We might, with the best of intentions, fall into the trap of thinking that customers will use technology exactly as we define, whether that be in User Stories, Requirements Documents, perhaps Acceptance Criteria or some other way. The means of capture is not really important; the point is that as soon as we put effort into capturing our understanding of how the product might be used, we are in danger of limiting our endeavours in such a way that we only address those linear paths.

Once we have an understanding of how our customers might use a product, surely the least we can expect from them is that they do the decent thing and actually use it that way?

Of course not. No matter how much effort we might put into understanding our customer, the truth is that for most products, ‘the customer’ is not a single person. Each customer may have a slightly different reason for using technology and a different way of approaching it. Over time, each customer’s reasons for and means of using technology might change. What we call user stories and requirements are not static.

Yet, the information which guides decisions about whether a product is ‘ready’ is often based on a linear and static interpretation of the ways that product will be used. Confirmatory testing is a great example of how we can be constrained, and perhaps misled by predicating our efforts on this interpretation.

Evidence that a path through a product is as described in a requirements document is not evidence that the product will fulfill all of our customers’ requirements, nor is it proof that the customer will not have serious problems when they use the product (at least no more than a smooth drive along a motorway is proof that all the other roads I could take are devoid of potholes).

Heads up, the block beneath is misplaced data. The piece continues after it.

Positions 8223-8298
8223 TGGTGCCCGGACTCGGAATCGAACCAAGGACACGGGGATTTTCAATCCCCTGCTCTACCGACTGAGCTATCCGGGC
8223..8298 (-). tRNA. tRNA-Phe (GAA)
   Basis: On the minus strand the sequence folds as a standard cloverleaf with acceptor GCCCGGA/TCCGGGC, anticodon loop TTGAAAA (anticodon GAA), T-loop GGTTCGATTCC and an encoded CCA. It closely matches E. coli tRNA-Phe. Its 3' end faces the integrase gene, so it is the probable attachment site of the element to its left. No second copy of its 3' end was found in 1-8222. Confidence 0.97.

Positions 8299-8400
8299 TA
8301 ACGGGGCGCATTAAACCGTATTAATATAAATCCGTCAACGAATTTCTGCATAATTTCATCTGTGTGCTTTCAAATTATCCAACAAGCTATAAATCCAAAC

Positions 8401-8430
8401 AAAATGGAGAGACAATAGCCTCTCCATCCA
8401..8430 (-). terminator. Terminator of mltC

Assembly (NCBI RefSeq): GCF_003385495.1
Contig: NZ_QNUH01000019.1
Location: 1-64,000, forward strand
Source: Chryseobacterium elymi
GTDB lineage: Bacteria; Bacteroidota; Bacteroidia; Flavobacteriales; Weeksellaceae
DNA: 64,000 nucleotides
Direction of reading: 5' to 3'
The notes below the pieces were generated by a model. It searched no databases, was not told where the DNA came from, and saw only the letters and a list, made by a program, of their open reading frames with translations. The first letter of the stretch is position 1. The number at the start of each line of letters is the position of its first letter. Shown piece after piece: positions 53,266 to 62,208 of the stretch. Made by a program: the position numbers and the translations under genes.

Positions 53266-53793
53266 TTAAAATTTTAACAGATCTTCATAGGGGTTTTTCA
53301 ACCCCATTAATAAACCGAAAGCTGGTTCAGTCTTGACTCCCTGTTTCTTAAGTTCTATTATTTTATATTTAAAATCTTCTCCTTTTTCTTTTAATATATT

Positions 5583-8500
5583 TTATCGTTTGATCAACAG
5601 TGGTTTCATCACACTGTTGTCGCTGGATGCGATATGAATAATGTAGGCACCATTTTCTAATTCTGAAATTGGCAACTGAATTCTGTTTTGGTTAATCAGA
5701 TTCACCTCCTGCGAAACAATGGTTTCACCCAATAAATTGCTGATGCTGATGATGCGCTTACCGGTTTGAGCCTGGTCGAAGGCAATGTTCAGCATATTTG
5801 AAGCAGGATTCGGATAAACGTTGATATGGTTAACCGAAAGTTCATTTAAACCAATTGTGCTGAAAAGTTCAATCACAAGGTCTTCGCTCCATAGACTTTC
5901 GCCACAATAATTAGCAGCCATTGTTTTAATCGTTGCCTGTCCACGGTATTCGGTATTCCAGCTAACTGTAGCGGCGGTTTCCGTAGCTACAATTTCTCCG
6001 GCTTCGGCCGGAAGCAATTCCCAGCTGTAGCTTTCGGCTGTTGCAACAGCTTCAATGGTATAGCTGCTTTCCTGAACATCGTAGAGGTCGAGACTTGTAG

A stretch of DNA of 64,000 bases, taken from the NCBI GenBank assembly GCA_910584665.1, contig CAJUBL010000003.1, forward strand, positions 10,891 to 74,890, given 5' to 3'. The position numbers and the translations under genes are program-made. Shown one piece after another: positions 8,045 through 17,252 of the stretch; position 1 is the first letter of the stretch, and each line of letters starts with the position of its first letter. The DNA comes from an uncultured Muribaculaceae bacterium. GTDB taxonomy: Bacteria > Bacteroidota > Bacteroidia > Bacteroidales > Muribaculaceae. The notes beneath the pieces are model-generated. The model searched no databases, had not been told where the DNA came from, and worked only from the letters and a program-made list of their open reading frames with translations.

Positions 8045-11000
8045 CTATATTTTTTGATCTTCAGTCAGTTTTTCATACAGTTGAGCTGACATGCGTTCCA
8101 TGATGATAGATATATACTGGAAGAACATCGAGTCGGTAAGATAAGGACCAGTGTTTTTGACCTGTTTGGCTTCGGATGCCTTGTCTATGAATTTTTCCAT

Getting there

An interesting way to observe the different ways in which people use technology is through eye-tracking, a technique which allows us to see how people view and use websites and mobile apps. A small camera follows exactly where a customer’s eyes look at a screen and this information is used to create a visual ‘heat map’ showing how the product was viewed.

In ‘Don’t Make Me Think’, the web design and usability expert Steve Krug uses this approach to provide a striking summary of the difference between how web designers might think people will use their websites and how they actually use them:

The designer’s view

Customers will take a linear approach; carefully reading the web page in much the same way as one might read a book. After reading a section of text and pausing for reflection, the customer will move on the next part of the web page. Once the entire page has been properly absorbed, the customer will carefully select the appropriate link within that page and click on it.

The customer’s view

Quickly scan the page for anything that might relate to what I am looking for. Click on the link. If the result is not what I was after, use the back button to go back and try again.

The first edition of Steve Krug’s book was written back in 2000 and since then, significant lessons have been learned in the way websites are designed. Among other things, the use of white space and the consideration given to the prominence of the most significant elements of a website have radically changed the way websites look. Designers have given greater thought to how people actually use websites.

If we want to produce technology which truly enhances the lives of our customers, sometimes it helps to think in a lateral rather than a linear way. We can do this by removing the assumptions and boundaries which may limit our thinking, by challenging our usual approach and by considering problems from a different perspective. We can distract ourselves with unrelated ideas and activities before returning to tasks. Perhaps most importantly, by keeping in mind that our customers may well do this too, we can help them get to where they want to be.

Definitions and further reading

Linear thinking is defined at as:

a process of thought following known cycles or step-by-step progression where a response to a step must be elicited before another step is taken

in contrast to Lateral thinking, which Oxford Dictionaries defines as:

The solving of problems by an indirect and creative approach, typically through viewing the problem in a new and unusual light.